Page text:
The owner of a Danbury office building has pulled plans to convert the four upper floors of a five-story structure into 48 apartments and build a 160-unit apartment building in the parking lot behind it, with a three-level parking garage. The 2.4-acre property at 30 and 34 Main St. is across the street from PriceRite. Photographed on Wednesday, February 1, 2023, in Danbury, Conn.
DANBURY – A week after investors of the largest downtown apartment house proposal pulled their plans over the unknown cost and scope of a sewer study, both sides expressed hope for talks to continue about building the 208-unit project on south Main Street.
“We like to see more and more residential development downtown, but we have to do our due diligence,” said Anthony Iadarola, Danbury’s engineer and director of public works. “We’re not saying, ‘No, it can’t be done’ or telling them, ‘Forget it, goodbye.’ We’re telling them if they want to develop this property, this is the way to move ahead.”
Iadarola was referring to a sewer capacity study the city’s engineering department required of the investors. In April, they had proposed converting their five-story office building at 30 Main St. into 48 apartments, and constructing a seven-story apartment building in the rear of the property, with 160 more rental units and a 250-space parking garage.
City engineers had required the study because the conversion from an office building to apartment houses represented “five times the (sewer usage) allotment for that parcel,” Iadarola said.
Tom Beecher, the attorney representing the redevelopers of Danbury Executive Tower, said the problem was not so much the need for the study but that city staff was not able to “define the scope and costs to be borne by Tower Investments associated with connecting this project to the city sewer system infrastructure” in time for a July 12 public hearing.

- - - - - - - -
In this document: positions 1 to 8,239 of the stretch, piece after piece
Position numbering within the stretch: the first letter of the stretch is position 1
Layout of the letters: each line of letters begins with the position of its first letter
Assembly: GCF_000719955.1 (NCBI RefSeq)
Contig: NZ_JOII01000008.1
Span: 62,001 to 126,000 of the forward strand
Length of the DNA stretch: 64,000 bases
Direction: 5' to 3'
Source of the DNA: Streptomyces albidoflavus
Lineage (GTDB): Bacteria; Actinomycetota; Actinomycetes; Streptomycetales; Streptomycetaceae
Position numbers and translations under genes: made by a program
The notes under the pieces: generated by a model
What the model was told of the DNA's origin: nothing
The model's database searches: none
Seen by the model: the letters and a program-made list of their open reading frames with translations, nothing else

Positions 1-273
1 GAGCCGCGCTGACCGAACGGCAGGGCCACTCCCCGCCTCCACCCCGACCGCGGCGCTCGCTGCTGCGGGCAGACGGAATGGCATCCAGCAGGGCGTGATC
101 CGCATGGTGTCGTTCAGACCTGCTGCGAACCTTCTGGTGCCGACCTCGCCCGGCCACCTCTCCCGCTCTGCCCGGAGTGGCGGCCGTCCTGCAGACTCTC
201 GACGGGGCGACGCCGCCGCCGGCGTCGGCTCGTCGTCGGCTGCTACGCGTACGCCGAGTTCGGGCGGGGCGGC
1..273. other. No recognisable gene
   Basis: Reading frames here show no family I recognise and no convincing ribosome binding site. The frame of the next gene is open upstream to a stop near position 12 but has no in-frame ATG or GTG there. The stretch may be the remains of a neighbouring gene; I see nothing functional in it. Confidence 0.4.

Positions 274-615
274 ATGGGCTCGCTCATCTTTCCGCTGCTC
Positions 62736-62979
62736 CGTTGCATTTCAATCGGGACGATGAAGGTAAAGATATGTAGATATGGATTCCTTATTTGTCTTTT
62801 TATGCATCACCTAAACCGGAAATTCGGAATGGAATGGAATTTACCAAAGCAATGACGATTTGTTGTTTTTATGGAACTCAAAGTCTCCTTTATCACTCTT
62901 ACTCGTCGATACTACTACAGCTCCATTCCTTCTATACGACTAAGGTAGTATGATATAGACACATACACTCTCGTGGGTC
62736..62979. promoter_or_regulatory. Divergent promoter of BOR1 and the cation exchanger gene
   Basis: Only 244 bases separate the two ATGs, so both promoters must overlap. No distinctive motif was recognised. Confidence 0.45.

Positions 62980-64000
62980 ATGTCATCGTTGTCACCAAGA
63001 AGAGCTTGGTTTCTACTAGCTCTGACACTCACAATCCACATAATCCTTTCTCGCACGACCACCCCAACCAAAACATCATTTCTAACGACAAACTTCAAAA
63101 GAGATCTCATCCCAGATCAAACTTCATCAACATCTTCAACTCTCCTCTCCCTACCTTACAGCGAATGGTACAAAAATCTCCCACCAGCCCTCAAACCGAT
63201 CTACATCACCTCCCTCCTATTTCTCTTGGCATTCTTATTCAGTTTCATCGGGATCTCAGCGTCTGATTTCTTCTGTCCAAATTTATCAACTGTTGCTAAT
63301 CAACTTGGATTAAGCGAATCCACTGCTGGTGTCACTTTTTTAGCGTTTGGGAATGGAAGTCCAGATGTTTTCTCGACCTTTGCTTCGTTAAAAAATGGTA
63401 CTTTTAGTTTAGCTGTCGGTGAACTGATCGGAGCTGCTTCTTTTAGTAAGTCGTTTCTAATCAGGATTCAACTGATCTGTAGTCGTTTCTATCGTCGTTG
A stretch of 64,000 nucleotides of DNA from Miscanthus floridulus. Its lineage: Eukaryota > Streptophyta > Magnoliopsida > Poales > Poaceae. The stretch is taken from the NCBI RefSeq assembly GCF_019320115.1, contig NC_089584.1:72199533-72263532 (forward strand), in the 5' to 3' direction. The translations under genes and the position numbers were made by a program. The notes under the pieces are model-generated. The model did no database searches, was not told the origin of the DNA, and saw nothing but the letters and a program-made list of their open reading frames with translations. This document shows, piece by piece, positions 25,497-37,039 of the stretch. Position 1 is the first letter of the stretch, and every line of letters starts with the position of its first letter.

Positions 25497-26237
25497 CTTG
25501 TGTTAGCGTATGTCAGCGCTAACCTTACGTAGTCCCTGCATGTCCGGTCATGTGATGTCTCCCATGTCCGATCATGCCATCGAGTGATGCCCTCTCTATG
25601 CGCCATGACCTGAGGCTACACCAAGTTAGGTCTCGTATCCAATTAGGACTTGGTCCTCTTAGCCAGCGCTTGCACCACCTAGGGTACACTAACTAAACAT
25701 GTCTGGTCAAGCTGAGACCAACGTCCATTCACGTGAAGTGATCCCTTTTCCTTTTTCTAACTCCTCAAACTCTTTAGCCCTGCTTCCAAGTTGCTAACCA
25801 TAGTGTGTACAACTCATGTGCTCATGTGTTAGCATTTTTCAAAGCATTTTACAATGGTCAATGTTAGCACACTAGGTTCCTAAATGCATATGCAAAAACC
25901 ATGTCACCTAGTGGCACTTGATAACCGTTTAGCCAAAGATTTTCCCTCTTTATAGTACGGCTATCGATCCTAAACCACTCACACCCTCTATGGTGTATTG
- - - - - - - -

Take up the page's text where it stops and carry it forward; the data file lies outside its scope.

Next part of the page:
As a result, Beecher said, the investors didn’t want to agree to a condition that was unknown, and they withdrew their land use application.
“I have all the respect in the world for Antonio,” he said on Monday. “The problem for us was we were out of time.”
In an unusually lengthy 1½-page notice of withdrawal, Beecher noted that the city’s insistence on a sewer capacity study appeared to be at odds with a statement on page 77 of Danbury’s newly adopted master plan that says, “Downtown Danbury has the infrastructure and services to support high-density residential development. This includes … sewer and water infrastructure…”
He expressed hope that investors could cooperate with the city to satisfy the sewer capacity study requirement and “work through this.”
The withdrawal of the project, known as The Legacy on Main, is among several high-profile development proposals that have been pulled from the table recently in greater Danbury.
In May, for example, a Greenwich developer that had come under fire for proposing 170 apartments on land next to an animal sanctuary founded in honor of a slain Sandy Hook girl withdrew the blueprints and promised to “revise the design.” So far, the developer, Teton Capital, is yet to submit those new plans, according to Newtown’s land use department.
In April, a New York mover pulled controversial plans for a 210,000-square-foot warehouse on Danbury’s west side with no further word. To date, that mover, Clancy Moving Systems, is yet to resubmit blueprints to develop a 29-acre site on the campus of the Summit office park.
Meanwhile, concerning The Legacy project on Danbury’s south Main Street, Iadarola said a sewer consultant that the city uses could map out the scope of the study Danbury wants the investors to conduct by the end of the week. That should also give the investors a sense of how much it will cost.
“We’re following up with them,” Iadarola said on Monday.
Beecher agreed that there was a mutual understanding.
“I am hopeful as Antonio has indicated that all this can be worked out,” Beecher said.
Rob Ryser is a reporter with the News-Times. Rob is a career journalist with a rare flair for storytelling. He specializes in City Hall coverage and general assignment features.